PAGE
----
The major ad industry organizations this week asked California lawmakers to revise the state's new landmark privacy law in ways that could make it easier for companies to use data for ad targeting.
“The free flow of data online has powered the growth of the Internet by funding innovative tools and services for consumers and businesses to connect and communicate,” the Interactive Advertising Bureau, Association of National Advertisers, American Association of Advertising Agencies, American Advertising Federation and Network Advertising Initiative wrote this week to California Assembly member Ed Chau, who introduced the state's law.
On Thursday, the California Assembly held a hearing about potential revisions to the California Consumer Privacy Act, which isn't slated for enforcement until next year. The law allows consumers to learn what “personal information” about them is held by businesses, and to opt out of the sale of that information.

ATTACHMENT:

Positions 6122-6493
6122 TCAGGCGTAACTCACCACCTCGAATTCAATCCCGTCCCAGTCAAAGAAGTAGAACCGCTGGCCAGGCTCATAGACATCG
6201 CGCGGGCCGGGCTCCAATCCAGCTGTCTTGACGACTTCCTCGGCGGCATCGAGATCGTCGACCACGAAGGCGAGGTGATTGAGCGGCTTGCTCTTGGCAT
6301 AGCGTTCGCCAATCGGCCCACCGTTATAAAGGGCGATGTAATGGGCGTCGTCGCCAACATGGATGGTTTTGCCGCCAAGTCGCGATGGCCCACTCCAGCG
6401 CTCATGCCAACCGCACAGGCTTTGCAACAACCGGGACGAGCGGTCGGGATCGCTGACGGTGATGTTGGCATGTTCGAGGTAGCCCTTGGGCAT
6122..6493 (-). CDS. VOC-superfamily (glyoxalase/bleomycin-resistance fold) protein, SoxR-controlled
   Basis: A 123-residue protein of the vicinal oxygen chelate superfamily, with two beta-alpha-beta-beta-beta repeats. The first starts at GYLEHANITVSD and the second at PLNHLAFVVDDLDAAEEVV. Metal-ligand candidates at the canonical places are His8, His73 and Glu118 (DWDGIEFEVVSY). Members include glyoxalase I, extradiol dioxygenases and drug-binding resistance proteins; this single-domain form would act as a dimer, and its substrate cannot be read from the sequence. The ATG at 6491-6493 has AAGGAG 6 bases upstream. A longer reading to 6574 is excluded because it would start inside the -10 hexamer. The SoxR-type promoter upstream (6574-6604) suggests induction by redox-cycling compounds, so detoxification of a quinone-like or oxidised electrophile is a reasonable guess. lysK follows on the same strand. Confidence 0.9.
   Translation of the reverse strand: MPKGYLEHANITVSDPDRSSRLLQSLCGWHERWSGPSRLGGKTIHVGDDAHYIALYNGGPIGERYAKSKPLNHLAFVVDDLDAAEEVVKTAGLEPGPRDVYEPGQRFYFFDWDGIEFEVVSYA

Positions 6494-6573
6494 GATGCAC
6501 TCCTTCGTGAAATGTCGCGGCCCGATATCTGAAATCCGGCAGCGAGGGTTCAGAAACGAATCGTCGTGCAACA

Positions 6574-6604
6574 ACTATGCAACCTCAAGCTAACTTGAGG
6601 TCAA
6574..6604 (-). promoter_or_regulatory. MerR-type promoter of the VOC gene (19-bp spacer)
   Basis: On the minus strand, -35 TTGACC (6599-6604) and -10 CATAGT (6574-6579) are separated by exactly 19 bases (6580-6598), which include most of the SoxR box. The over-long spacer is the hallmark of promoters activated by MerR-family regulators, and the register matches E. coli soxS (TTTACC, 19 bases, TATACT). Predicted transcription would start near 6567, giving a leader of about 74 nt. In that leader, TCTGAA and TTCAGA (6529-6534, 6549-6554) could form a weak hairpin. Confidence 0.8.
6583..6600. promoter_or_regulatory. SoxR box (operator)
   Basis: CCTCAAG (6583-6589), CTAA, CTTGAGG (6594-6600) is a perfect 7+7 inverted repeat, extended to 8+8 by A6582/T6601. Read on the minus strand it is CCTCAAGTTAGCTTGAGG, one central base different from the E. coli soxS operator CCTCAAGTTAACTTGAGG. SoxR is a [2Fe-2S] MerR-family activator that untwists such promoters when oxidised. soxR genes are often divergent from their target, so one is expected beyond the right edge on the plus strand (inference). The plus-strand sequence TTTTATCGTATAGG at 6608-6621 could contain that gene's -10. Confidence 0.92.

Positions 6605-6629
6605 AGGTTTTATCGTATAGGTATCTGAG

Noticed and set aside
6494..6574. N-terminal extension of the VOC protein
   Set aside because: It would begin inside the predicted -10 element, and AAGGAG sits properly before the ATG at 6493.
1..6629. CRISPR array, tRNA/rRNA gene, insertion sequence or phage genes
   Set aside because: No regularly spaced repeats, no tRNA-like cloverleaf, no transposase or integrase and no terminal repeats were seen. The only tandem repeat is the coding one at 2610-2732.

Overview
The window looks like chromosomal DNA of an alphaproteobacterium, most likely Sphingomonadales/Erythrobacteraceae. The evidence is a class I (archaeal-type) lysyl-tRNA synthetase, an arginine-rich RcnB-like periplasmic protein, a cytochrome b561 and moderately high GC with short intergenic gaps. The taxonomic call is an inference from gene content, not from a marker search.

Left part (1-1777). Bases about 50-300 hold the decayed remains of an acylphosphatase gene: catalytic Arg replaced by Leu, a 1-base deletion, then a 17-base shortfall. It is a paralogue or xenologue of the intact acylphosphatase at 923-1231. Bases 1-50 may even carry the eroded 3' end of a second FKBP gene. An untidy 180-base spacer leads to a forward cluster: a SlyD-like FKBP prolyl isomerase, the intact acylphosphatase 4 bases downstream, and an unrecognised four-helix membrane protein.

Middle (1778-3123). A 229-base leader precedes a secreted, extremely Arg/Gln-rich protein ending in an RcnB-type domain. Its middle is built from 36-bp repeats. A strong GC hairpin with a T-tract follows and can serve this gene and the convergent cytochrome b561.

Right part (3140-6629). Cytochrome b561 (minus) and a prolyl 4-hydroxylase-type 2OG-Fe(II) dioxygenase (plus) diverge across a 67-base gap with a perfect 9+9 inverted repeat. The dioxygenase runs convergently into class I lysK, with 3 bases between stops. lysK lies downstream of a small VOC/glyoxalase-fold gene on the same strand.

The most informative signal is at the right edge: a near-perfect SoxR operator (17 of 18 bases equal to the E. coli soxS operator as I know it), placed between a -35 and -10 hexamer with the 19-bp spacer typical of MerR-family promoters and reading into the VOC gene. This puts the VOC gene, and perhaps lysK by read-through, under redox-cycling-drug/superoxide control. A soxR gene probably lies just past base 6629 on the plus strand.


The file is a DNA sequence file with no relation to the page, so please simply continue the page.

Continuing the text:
The measure currently defines “personal information” as data that could potentially be linked to households or individuals -- which includes cookies, persistent identifiers, browsing history and IP addresses.
The ad industry argued in its letter to Chau that the definition of personal information should be narrowed to exclude cookies, IP addresses and other “pseudonymous” information.
The organizations argue that companies may have to connect names with browser cookies, in order to fulfill residents' requests to learn what data is held about them.
“To comply with the CCPA’s broad definition of personal information, companies may be forced to identify and associate previously pseudonymous information (e.g., data associated with only an IP address or cookie) with the requesting consumer’s name or email address,” the ad groups wrote.
The ad industry is also asking lawmakers for other amendments, including one that would explicitly allow companies to let consumers opt out of some uses of their data, but authorize other uses. “The law should clarify that businesses may offer more granular choices about the types of 'sales' they want to opt out of, or the types of data they want deleted, not just provide an all-or-nothing option,” the ad industry writes. “This would provide consumers with more valuable and personalized choices that reflect their preferences.”